Back off! Drivers fed up with motorists tailgating
QUEENSLAND motorists want other drivers to back off, after naming tailgating the most frustrating driver behaviour in RACQ's annual What Drives You Crazy? survey.
The RACQ survey asked members to rate the most annoying driver habits, with tailgating, incorrect use of indicators, aggressive behaviour and incorrect parking all featuring in the top 10.
RACQ's Senior Road Safety Advisor Joel Tucker said driving too close to other cars topped the list for the second year in a row and called for more courtesy to be shown on the roads.
"Tailgating is clearly an ongoing frustration for Queensland motorists," Mr Tucker said.
What habits annoy you the most?
This poll ended on 09 August 2014.
Drivers who follow too closely/tailgate
Motorists who throw litter out of their vehicles
Motorists talking/sending SMS on hand-held mobiles
Motorists who increase their speed when you try to overtake them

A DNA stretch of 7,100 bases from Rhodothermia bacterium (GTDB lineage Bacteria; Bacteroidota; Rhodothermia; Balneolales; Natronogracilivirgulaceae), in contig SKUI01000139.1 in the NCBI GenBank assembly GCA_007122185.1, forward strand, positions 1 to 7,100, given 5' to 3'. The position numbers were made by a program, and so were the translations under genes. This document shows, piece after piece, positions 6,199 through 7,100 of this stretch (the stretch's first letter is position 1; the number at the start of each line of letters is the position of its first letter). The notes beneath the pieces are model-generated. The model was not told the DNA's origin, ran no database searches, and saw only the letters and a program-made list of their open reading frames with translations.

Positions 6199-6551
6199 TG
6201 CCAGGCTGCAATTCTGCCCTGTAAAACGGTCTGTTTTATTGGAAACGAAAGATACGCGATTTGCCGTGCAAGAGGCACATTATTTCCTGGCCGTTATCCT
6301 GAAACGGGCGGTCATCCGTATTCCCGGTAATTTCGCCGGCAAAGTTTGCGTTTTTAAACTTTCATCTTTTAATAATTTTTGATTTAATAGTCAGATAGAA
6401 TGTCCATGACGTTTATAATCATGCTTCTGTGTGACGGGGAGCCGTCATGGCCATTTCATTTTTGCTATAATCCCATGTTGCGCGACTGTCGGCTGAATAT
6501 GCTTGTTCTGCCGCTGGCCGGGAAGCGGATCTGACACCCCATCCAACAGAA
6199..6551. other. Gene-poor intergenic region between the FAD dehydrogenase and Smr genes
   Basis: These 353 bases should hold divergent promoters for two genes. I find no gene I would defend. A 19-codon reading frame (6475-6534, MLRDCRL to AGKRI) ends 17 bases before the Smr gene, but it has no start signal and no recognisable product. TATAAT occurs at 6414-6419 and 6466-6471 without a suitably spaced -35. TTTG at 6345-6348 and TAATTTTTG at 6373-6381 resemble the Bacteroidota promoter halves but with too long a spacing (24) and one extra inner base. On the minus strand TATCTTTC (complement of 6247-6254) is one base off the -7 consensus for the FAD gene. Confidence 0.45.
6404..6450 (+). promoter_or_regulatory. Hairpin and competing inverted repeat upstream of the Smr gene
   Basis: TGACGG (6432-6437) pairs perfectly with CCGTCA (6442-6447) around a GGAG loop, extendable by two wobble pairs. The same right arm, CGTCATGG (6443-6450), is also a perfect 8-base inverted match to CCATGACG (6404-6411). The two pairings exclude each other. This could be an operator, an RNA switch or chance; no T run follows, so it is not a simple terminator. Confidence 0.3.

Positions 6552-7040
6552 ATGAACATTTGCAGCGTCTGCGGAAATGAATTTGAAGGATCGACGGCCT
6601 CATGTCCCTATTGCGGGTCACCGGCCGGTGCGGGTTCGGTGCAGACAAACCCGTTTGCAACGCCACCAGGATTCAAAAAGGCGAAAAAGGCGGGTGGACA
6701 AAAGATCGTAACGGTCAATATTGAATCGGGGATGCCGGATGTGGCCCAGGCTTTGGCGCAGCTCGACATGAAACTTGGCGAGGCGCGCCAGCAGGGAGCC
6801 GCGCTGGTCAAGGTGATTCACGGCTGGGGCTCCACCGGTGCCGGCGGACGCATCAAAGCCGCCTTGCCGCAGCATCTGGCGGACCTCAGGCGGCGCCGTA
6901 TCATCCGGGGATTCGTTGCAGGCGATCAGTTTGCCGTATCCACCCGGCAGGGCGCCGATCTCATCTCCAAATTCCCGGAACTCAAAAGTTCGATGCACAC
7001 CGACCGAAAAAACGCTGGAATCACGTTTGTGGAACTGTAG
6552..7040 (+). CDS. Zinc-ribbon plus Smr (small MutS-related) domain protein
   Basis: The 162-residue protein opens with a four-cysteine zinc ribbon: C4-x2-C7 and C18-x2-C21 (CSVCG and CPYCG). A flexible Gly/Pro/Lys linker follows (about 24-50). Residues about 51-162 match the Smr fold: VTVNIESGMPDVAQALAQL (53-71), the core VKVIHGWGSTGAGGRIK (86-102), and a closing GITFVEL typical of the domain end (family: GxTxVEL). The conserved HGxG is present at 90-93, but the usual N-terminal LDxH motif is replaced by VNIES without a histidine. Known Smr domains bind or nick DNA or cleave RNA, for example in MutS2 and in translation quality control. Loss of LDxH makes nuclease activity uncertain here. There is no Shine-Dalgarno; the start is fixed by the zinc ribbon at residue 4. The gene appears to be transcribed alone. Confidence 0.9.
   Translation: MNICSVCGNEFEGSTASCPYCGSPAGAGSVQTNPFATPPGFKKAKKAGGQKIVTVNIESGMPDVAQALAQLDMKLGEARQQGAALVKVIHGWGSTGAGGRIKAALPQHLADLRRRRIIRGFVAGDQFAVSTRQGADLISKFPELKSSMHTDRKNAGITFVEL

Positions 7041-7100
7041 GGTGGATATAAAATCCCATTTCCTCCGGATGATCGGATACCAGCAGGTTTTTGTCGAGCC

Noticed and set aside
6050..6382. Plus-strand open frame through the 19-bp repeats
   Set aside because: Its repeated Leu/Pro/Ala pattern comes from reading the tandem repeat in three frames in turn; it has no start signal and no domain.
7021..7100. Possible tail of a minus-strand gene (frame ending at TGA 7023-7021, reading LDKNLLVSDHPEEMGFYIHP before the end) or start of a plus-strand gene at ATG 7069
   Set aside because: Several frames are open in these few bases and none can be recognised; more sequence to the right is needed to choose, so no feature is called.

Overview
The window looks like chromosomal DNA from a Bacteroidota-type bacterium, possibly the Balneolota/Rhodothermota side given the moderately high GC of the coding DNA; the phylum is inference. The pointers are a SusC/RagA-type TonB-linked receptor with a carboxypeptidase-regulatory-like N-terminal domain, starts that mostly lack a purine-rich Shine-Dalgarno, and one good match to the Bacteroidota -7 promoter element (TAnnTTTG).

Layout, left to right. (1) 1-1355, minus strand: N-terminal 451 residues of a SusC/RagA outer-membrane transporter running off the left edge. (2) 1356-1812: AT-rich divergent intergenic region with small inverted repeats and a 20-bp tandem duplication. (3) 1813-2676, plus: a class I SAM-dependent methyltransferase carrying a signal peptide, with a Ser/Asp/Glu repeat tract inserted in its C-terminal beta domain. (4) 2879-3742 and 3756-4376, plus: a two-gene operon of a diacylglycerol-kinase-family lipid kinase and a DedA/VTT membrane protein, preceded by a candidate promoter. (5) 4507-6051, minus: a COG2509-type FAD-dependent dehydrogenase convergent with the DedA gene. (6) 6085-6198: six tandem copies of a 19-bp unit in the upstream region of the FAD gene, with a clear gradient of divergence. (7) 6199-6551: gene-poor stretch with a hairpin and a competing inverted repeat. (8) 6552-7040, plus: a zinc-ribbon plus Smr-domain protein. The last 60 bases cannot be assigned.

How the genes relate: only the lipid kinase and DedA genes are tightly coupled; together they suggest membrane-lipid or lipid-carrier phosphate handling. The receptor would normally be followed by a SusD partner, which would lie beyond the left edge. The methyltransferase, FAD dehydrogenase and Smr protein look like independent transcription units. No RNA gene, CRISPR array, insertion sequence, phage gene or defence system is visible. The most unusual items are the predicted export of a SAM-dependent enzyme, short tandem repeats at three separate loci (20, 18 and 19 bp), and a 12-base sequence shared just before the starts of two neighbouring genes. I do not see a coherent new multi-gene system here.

Motorists who aren’t courteous e.g. allowing room to merge/change lanes
Motorists not moving when they have right of way
Motorists not giving way
Motorists who incorrectly use indicators e.g. indicate too late or fail to indicate at all
Motorists who display aggressive behaviour e.g. blowing horn, verbal abuse or hand signals
Motorists turning from the wrong lane e.g. At multi-lane roundabouts
Motorists ignoring restricted speed limits e.g. At school zones or road works
Motorists parking incorrectly e.g. Double-parking or using disability car parks
Motorists overtaking illegally
This is not a scientific poll. The results reflect only the opinions of those who chose to participate.
"Drivers who follow cars too closely are putting themselves and others in danger, as they increase the likelihood of a crash if they need to stop suddenly.
"As motorists, we need to remember we are sharing the road."
Other annoying behaviours highlighted in the survey included littering, texting and talking on hand-held mobile phones, and ignoring speed limits.
Mr Tucker said the results highlighted the need for more enforcement of general road rules by police.
"An increased on-road police presence targeting offences such as tailgating, handheld mobile phone use, failing to use indicators, speeding and illegal turns would be welcomed by motorists," he said.
"However, the onus ultimately is on the individual, and motorists have a responsibility to follow the rules, and more importantly adopt a courteous approach that respects other drivers."
In light of the results, RACQ has launched an online campaign to raise awareness of bad driver behaviour.